[08:56:24] KING: Let's head around the INSIDE POLITICS table and ask our reporters to share a little bit of tomorrow's news tomorrow.

Nia Malika Henderson.

HENDERSON: Martin O'Malley who we don't talk a lot about at this table. He of course is stuck in third place in the single digits. He met with Vice President Joe Biden over the Thanksgiving break. And this week on Tuesday he's going to meet with House Democrats on the agenda policy discussions, whatever the legislative business of the week is.

I think what is interesting about him is it's unlikely that he'll win but it is interesting in the context of this meeting to think about what Martin O'Malley does next. Sort of what is his end game in this race? Who is he in the Democratic Party?

What kind of future he has. It's interesting to look at this meeting in light of his presidential race and his political future.

KING: Does he dial it up or dial it back as we get closer? We'll see that one play out.


BALZ: John Kasich has been aggressive in going after Donald Trump, as we all know. I think there's going to be more of that both from the super PAC in terms of advertising and more from John Kasich, but the goal is not necessarily to bring down Donald Trump. The goal is to really rev up people who might support Kasich. He's still focused on that lane he's in.

KING: Focused on the lane see if he can make it a little wider.


VISER: If you live in Iowa or New Hampshire, get ready to see a lot more of Marco Rubio on your TVs. He's starting his first ad in the early primary states tomorrow. It's a 60-second spot, focused on his dad called bartender.

We recently looked at all of the data for WUMR. The dominant station in New Hampshire, Already one in five commercials is geared to the Presidential campaign. Rubio has more reserve time than anybody else for the next two and a half months up until voting. And interestingly Donald Trump and Ben Carson have reserved no time so far.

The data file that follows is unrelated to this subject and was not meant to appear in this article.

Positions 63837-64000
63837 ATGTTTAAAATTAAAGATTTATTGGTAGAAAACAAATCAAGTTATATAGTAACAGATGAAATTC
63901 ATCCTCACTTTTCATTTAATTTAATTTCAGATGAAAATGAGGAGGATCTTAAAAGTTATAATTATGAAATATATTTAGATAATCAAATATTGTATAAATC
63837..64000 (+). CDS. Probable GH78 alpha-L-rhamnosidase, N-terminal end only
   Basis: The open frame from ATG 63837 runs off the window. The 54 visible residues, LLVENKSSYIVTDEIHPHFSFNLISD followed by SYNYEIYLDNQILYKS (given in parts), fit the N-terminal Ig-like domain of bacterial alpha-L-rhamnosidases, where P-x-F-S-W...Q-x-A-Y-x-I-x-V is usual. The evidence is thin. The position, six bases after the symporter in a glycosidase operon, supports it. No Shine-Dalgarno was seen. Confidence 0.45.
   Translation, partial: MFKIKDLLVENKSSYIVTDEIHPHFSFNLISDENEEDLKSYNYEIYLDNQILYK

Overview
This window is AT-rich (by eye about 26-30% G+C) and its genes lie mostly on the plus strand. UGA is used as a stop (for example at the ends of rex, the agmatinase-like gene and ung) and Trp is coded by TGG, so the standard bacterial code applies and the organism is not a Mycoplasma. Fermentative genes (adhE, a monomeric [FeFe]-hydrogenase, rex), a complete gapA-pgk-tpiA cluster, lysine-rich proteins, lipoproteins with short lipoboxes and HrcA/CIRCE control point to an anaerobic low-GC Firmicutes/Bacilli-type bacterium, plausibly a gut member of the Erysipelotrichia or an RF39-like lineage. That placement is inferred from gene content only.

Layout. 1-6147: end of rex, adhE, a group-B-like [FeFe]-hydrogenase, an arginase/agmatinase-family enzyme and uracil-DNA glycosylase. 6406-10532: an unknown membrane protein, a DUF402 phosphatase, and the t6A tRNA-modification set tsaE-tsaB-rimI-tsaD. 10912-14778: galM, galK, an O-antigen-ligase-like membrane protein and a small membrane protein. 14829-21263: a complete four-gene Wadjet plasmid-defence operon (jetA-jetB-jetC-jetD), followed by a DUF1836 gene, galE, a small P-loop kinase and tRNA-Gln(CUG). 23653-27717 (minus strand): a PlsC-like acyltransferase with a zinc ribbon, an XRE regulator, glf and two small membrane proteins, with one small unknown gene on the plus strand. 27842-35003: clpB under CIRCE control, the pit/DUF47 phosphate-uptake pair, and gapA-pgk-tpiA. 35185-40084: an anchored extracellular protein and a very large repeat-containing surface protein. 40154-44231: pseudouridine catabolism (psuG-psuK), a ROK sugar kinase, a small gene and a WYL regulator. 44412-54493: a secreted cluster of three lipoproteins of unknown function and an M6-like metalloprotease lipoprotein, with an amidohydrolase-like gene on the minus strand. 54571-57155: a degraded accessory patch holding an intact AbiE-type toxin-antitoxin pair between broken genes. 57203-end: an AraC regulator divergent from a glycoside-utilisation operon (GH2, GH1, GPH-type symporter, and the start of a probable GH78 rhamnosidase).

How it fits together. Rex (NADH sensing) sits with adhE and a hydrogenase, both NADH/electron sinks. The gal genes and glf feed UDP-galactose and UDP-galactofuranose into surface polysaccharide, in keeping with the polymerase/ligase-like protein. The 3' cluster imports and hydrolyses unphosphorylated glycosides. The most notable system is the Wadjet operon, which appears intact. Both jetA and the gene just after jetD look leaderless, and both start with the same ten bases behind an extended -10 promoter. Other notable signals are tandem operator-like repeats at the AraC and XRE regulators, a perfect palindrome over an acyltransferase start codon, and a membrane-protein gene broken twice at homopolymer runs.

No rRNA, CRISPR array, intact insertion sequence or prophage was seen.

And this brings out the question of does it matter? There's been no return on investment so far from candidates who are airing TV ads. So the question heading forward is for Rubio he's going to test is -- can you move the needle on the air? We're about to find that out.

KING: And does saving all your resources for the last Daesh help or hurt? We'll see that one -- Jackie.

KUCINICH: The "Daily Beast Patricia Murphy reported on Friday that several of the African-American pastors who are advertised on a flier to meet with Donald Trump on Monday are actually not endorsing him. Well, over the weekend, more have come out and said they're absolutely not endorsing Trump. One even blamed the Trump campaign for how they were marketing this event.

We don't know who is actually endorsing Trump. We found one African- American minister who said he is. One thing is for sure this media is going to be slightly awkward at Trump HQ on Monday.

KING: Another slightly awkward. We'll keep an eye on that one.

I'm going to close with a little thanksgiving dinner twist on how voters view the leading candidates for president. And recent focus groups conducted in Ohio for the Annenberg public policy center -- the veteran pollster, Peter Hart, asked voters to think about a family dinner. Place Hillary Clinton and Donald Trump as a family member.

Now women tended to say a sister or a mother brother when describing Clinton. Man had a harder time relating to her. As one put it she's my wife's sister, extreme opinionated graceful at times, totally opinionated, and totally available to rip your head off at other times.

Trump was described as a crazy uncle, a drunk racist, and a smart aleck teenager. And there was this personal favorite -- a priceless take from an independent voter in the group. He described Trump as the very, very confident Buzz Lightyear, who didn't know he was a toy.

Voters, they say the darnedest things.

That's it for INSIDE POLITICS". Again -- thanks for sharing your Sunday morning. We'll see you soon.

"STATE OF THE UNION" starts right now.